Who among us have not had the experience of being picked on by other people? Who among us have not felt inferior towards others, like we do not belong with the people who are around us? When we were little, how often have we had to fend off school bullies, who would pick on the little ones just because they can? When we were teens, how many among us have wished that we lived on the other side of the fence, living as the most popular kid in school, rather than being a mere blimp on the school radar? We’ve all had our share of being indifferent, when it seemed like everyone and everything is against us.
We sometimes feel isolated when people don’t understand who we are, and they hasten to judge our character by superficial standards. Even when we have all the potential in the world, we often fail to see it when everything else doesn’t seem to fall our way. It is the feeling of being an underdog: when the odds are stacked against us, and we have mountains of obstacles to face in order to succeed. None of the popular comic book characters exemplify this persona better than Peter Parker, more populary known by his superhero alter-ego Spider-man.
His story growing up in highschool and experiencing all the forementioned difficulties have made him the ultimate patsy: he was the small-framed, geeky, non-social student that hardly anyone ever knew or cared about. But it was this persona that has reached out into the hearts of millions, and made Spiderman a household name worldwide. Even before Spider-man appeared in the movie screen, its popularity could already be traced back to when it first appeared in the pages of comic books. It first appeared in a Marvel comic book back in 1962, and has since become a global phenomenon.
Spiderman is reverred today as arguably the most popular Marvel character, and has appeared in both the comics and television. In 2002, the famed superhero was finally adapted into the big screen, attaining unparalled success in the box office. Up to this day, The Spider-man movies remain as one of the best-selling movies of all time. In my view, the movie did not experience the success that it had because of the technical aspects that it brought. The movie version had no ground breaking special effects, no technical advances in terms of cinematography.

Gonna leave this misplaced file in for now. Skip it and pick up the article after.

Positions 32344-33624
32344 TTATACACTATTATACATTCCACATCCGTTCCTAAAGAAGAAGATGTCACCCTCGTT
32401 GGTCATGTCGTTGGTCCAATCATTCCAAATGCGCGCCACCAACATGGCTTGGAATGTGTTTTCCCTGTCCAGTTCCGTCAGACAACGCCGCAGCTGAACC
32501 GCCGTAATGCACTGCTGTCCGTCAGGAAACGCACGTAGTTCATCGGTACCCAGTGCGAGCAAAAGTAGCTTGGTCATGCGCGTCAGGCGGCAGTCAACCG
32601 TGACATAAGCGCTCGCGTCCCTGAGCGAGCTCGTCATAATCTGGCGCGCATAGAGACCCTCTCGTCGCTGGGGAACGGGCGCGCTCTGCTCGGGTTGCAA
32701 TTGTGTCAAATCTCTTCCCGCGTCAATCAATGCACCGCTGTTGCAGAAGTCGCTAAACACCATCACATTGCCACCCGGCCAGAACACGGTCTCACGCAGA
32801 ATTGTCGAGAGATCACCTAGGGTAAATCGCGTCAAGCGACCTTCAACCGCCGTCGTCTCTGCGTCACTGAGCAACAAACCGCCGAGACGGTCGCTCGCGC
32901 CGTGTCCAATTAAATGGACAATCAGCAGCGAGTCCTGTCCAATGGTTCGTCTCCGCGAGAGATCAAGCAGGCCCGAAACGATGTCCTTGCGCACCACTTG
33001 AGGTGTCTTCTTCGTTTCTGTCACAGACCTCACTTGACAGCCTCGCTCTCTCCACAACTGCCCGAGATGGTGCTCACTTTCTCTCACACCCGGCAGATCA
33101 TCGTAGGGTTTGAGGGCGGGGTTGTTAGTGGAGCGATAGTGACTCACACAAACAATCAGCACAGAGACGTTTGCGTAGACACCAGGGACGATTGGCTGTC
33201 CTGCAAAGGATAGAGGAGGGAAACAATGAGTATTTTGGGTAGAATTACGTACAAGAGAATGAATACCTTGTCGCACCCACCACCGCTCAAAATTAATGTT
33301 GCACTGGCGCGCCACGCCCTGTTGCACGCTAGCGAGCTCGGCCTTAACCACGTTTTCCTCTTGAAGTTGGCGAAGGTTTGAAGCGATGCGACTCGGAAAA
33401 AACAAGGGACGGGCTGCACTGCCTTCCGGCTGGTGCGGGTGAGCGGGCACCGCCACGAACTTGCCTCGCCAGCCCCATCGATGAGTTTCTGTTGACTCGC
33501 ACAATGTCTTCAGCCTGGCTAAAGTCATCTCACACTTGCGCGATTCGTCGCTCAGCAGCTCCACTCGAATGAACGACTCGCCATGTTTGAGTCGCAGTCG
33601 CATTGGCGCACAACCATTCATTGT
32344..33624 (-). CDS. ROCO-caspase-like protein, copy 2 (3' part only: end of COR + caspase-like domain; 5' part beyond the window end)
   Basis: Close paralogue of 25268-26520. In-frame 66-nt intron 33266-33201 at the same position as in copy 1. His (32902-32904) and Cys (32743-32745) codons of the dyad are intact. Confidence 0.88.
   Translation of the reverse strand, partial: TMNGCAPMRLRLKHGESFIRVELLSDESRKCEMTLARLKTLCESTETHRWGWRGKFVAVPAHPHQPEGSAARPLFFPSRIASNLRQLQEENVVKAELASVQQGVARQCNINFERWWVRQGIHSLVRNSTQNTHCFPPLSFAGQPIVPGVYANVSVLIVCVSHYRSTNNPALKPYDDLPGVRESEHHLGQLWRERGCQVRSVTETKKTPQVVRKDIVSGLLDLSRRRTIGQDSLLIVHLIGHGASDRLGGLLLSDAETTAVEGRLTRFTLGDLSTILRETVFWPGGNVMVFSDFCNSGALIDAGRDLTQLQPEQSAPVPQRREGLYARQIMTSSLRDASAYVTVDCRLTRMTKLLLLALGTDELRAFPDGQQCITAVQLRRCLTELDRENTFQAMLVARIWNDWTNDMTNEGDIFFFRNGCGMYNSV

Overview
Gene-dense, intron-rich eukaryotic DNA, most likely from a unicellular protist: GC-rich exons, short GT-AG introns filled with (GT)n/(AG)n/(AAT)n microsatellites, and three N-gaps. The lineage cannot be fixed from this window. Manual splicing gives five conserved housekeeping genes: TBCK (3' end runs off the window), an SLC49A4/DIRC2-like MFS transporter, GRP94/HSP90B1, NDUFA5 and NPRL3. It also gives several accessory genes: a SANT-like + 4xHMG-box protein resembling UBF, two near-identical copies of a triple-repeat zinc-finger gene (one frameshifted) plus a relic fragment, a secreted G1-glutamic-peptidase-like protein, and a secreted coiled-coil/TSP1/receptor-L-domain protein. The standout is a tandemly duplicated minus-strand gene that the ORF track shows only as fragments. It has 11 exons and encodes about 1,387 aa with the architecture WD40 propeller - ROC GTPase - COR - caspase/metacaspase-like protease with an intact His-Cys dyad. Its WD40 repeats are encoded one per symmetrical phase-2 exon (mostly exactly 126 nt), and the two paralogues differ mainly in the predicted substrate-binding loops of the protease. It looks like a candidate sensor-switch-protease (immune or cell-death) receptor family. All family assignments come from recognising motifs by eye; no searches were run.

It basically had nothing that anyone hasn’t seen from other movies, in terms of special effects. And though the movie featured a variety of popular actors (Willem Defoe, among others), I believe that its commercial success in the big screen should be credited to a different reason. I believe that as already a well known character, movie-goers worldwide went to see the movie for one reason only – because it’s Spider-man, and everyone loves and relates to Peter Parker’s life. It is my personal belief that the movie is not what made the character Spider-man popular: rather it was Spider-man as a story that made the movie such a smash hit.
The film adaptation was merely just another tool in presenting the life of Peter Parker, but it was an adaptation the was spot on and loyal to the original comic book story. It was the story of Peter Parker, from being a nobody to being a superhero, that lured the viewers into watching the blockbuster movie. It was Peter Parker’s persona of being left out and being a loner that the audiences related very well to, and it is the reason why fans have and will continue to buy into the Spider-man phenomenon. The Creation of Spider-man